Bacon-Wrapped Tenderloin

I hated to torment you guys with this impressive display of yumminess, but the urge to do so overwhelmed any and every moral I may possess. 

Unfortunately, the video I filmed last night came out sideways.  Bummer.  It was good (I’ll update this post if I can figure out how to fix it).  No matter, the process of wrapping some cow with some pig  just ain’t that difficult of a concept to understand. 

First you get yourself a whole tenderloin, trimming it up by removing some of the hard, exterior fat and removing sinews.   This takes practice, but isn’t rocket science.  It’s not unlike whittling a stick really.   

Next, you cut off the thin tail and trim up the bulky ‘head’ so that the whole tenderloin is close to uniform in size.

From there you:

1) Season tenderloin with plenty of salt and pepper, or in my case, paprika, cayenne, sea salt, and garlic powder mixed together in a “blackening spice.”

2) Lay out enough bacon strips to span the length of the tenderloin.

3) Place the tenderloin on top of the bacon strips.

4) Wrap the bacon strips snugly around the beef, not too tight or too loose, and pin each bacon strip with a toothpick or metal pin such as the kind I have in the pics.

5) Throw the whole beast on a barbecue grill, browning all the bacon on the exterior (you could bake this at very high heat if you prefer). 

6) Cook very slowly on a rack above the grill or in the oven until the meat just begins to tighten.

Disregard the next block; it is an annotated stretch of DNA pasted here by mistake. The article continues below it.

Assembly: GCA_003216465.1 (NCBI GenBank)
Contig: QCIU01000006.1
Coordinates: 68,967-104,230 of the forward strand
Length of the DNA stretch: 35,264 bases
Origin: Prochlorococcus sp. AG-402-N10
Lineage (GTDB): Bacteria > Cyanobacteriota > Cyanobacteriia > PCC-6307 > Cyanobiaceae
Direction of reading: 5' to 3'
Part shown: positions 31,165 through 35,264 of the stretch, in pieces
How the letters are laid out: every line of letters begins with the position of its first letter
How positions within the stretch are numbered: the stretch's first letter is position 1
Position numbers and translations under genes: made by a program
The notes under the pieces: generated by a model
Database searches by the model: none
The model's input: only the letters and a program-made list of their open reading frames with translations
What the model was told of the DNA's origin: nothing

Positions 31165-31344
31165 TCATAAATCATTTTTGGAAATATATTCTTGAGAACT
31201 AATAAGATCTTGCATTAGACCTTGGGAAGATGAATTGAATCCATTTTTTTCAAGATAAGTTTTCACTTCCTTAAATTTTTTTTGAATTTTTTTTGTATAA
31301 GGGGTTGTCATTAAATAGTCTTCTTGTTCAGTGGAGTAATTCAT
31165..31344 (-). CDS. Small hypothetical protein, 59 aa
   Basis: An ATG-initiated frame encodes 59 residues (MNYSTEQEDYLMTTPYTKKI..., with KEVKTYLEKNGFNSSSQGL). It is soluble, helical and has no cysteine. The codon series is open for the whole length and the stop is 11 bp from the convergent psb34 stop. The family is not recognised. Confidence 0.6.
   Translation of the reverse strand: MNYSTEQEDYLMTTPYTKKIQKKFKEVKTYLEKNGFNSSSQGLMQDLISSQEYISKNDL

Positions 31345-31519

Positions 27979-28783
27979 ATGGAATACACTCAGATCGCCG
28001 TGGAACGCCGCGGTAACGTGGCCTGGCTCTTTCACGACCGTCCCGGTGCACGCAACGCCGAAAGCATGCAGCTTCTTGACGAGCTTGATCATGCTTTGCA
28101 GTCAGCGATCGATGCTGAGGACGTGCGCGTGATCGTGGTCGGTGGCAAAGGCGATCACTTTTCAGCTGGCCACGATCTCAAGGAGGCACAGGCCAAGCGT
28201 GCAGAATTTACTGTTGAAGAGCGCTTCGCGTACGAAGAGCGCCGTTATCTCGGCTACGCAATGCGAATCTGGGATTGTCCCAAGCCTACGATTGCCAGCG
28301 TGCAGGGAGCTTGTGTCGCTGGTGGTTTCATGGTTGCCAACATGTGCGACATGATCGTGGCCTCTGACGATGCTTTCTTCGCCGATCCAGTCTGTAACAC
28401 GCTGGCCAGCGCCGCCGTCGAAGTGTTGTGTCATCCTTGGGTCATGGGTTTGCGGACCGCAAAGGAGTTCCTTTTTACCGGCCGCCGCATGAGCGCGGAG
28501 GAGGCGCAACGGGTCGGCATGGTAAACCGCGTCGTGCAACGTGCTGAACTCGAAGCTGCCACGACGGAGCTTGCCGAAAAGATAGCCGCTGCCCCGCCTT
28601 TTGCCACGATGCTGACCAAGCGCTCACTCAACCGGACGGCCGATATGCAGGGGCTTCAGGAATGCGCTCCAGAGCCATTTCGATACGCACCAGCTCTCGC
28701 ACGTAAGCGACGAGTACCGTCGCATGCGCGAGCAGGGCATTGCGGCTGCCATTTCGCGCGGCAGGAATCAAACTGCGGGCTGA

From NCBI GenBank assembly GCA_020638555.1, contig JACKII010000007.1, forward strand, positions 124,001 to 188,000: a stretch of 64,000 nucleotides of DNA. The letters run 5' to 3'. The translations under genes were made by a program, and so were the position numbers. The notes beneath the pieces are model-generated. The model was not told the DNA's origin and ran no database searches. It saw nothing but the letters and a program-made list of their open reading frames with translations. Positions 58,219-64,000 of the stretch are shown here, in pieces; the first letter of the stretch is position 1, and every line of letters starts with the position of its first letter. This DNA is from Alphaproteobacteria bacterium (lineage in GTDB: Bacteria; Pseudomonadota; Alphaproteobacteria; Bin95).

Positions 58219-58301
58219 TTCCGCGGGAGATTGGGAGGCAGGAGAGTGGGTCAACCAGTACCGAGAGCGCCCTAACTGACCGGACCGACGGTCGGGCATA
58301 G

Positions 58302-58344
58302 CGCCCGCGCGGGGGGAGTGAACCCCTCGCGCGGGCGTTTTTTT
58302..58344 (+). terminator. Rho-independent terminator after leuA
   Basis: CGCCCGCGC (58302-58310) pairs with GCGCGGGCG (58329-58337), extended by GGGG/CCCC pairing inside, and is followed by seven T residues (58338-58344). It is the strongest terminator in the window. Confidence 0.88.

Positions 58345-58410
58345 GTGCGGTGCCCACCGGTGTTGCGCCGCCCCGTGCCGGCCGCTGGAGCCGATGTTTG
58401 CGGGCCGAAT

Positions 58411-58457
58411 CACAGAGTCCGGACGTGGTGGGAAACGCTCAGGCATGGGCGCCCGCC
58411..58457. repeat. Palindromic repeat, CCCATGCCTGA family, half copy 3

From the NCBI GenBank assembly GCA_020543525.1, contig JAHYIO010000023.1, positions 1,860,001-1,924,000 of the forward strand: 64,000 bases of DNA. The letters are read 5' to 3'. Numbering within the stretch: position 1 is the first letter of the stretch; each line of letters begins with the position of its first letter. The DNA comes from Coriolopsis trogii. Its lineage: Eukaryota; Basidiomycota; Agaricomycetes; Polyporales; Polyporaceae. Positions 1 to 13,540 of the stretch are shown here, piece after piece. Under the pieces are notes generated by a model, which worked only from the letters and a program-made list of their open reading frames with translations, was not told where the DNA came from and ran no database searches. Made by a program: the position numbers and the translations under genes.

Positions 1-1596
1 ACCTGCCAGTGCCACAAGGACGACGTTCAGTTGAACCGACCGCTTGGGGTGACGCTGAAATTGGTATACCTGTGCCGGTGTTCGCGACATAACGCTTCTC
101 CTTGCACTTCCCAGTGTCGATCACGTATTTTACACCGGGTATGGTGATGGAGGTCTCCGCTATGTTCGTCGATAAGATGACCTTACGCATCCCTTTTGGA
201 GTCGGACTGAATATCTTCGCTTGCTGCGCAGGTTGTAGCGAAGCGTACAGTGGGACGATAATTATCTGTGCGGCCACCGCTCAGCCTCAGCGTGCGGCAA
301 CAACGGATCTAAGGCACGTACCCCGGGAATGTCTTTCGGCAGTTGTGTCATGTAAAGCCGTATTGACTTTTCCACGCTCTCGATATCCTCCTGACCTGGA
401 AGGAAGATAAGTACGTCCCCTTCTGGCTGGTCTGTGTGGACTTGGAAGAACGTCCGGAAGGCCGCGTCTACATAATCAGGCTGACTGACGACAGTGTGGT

7) Let sit, away from the heat, for 30 minutes (called “resting,” it allows the center of the meat to get nice and warm, cooking it evenly, without the exterior getting overcooked).

8 ) Reheat for 10 minutes in the oven at say, 400 degrees F. 

9) Remove toothpicks.

10) Slice into nice portions and serve. 

Here are the photos of this amazing concoction, served with a Yukon Gold potato and Yam gratin and Caesar salad with homemade croutons and dressing. 

As always, click on the photos to enlarge.

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6 CommentsLeave a comment

  1. Hell yeah!
    Serve that sweetie with potatoes and some fresh
    grean beans and sweetcorn and you have the perfect
    dinner for a long winter day.
    All the beef and saturated fat will keep you warm all day long!

  2. Hey Matt could you give us ball park times and temps for doing this in the oven. Thanks.

    • Oven should be very high heat – like 450. The trick will be to brown and crisp up the bacon before the tenderloin gets overcooked. Don’t worry about times. Squeeze the meat (huh, huh, he said squeeze the meat) with your hands to feel it tightening up. When it feels like squeezing your arm, it’s probably about a nice rare at that point. When it feels like a flexed arm, you blew it! It’s overcooked. Take it out when rare and let it “rest.” Better under than over. You can always cook it longer.

  3. I made the 180Kitchen Carbonara last night, used pastured smoked bacon, and raw cream. Man its was nice to make something that delicious at home. Ate it with brown rice pasta and some roast chicken. My little 2yr old daughter ate a bowl as big as mine!

    Anyway quick question, after the sauce cooled down, I reheated it to have some more. It separate in what looked like ghee and stringy cheese… kinda ruined it, but still tasted great. Anyway what todo to avoid the separation?

    Thanks for putting 180kitchen book together, its gonna to make for some good xmas cooking too!

    • Carbonara doesn’t reheat well. If you heat it up all the way the egg will cook, scramble, and separate into chunks. Best to make the sauce from scratch every time. You can always cook extra noodles to throw in the sauce. All things considered, it’s not much tougher than just reheating some leftovers once you get really pro with the sauce-making. Glad you enjoyed it. That’s defintely some grade A kid food.

  4. […] health… Or an Acai and Soymilk smoothie?  See the latest 180 Kitchen concoction… Related Posts Suggested By Lymphoma & Health Wiki:Larkburger I recently ate the best burger I've […]

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